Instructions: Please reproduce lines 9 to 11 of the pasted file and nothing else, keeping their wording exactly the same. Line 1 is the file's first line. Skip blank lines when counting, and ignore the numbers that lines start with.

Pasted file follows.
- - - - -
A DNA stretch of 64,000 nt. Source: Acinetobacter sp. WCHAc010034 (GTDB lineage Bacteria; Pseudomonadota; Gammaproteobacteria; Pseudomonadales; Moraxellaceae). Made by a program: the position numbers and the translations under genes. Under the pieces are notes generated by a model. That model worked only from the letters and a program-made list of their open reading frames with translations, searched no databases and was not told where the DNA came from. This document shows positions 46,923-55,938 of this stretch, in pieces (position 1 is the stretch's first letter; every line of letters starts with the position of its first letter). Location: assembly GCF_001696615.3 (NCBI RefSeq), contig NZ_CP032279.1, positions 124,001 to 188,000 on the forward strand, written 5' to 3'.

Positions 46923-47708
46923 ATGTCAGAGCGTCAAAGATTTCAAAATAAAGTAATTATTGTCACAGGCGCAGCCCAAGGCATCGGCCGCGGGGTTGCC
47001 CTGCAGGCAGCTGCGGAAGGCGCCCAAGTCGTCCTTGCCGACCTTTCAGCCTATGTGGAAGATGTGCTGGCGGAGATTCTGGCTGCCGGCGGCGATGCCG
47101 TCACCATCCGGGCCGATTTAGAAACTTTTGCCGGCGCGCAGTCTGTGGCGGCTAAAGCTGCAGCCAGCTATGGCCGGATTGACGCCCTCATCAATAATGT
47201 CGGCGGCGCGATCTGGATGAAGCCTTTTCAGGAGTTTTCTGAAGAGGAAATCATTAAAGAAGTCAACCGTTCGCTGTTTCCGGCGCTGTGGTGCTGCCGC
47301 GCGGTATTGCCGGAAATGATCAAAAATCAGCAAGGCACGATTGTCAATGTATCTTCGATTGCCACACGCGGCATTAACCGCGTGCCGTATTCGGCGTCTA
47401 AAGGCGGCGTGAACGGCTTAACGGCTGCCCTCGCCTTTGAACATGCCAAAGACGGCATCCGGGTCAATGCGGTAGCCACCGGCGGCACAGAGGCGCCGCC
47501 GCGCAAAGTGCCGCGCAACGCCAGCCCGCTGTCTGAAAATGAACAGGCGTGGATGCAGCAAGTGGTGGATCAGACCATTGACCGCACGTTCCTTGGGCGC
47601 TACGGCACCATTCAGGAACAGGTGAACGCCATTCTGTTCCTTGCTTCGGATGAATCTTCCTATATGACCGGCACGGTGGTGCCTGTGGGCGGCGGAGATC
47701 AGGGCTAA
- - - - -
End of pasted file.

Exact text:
47501 GCGCAAAGTGCCGCGCAACGCCAGCCCGCTGTCTGAAAATGAACAGGCGTGGATGCAGCAAGTGGTGGATCAGACCATTGACCGCACGTTCCTTGGGCGC
47601 TACGGCACCATTCAGGAACAGGTGAACGCCATTCTGTTCCTTGCTTCGGATGAATCTTCCTATATGACCGGCACGGTGGTGCCTGTGGGCGGCGGAGATC
47701 AGGGCTAA